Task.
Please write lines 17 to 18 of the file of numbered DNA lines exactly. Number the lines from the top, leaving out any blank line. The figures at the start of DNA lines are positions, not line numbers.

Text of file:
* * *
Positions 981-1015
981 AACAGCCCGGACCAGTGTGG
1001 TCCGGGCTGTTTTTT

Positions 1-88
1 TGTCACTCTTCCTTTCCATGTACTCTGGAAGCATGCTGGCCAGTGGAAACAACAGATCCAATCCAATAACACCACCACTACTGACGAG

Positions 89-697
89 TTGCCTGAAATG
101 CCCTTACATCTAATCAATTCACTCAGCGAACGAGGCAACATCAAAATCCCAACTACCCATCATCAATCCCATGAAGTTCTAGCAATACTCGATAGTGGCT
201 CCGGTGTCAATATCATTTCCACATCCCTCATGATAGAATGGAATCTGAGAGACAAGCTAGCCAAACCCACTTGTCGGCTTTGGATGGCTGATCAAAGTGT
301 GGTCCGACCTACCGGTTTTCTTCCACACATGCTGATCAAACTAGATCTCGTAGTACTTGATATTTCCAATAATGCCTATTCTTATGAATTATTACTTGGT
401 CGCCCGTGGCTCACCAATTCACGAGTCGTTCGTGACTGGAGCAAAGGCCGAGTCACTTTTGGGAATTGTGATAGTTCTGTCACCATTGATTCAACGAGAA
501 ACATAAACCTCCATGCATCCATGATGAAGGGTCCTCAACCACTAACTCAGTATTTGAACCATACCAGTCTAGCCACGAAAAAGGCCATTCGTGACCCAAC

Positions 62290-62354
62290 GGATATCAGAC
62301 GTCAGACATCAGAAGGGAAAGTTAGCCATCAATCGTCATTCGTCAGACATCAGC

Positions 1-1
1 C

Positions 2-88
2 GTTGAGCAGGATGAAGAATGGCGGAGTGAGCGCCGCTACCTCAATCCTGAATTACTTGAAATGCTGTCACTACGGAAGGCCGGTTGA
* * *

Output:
1 C

Positions 2-88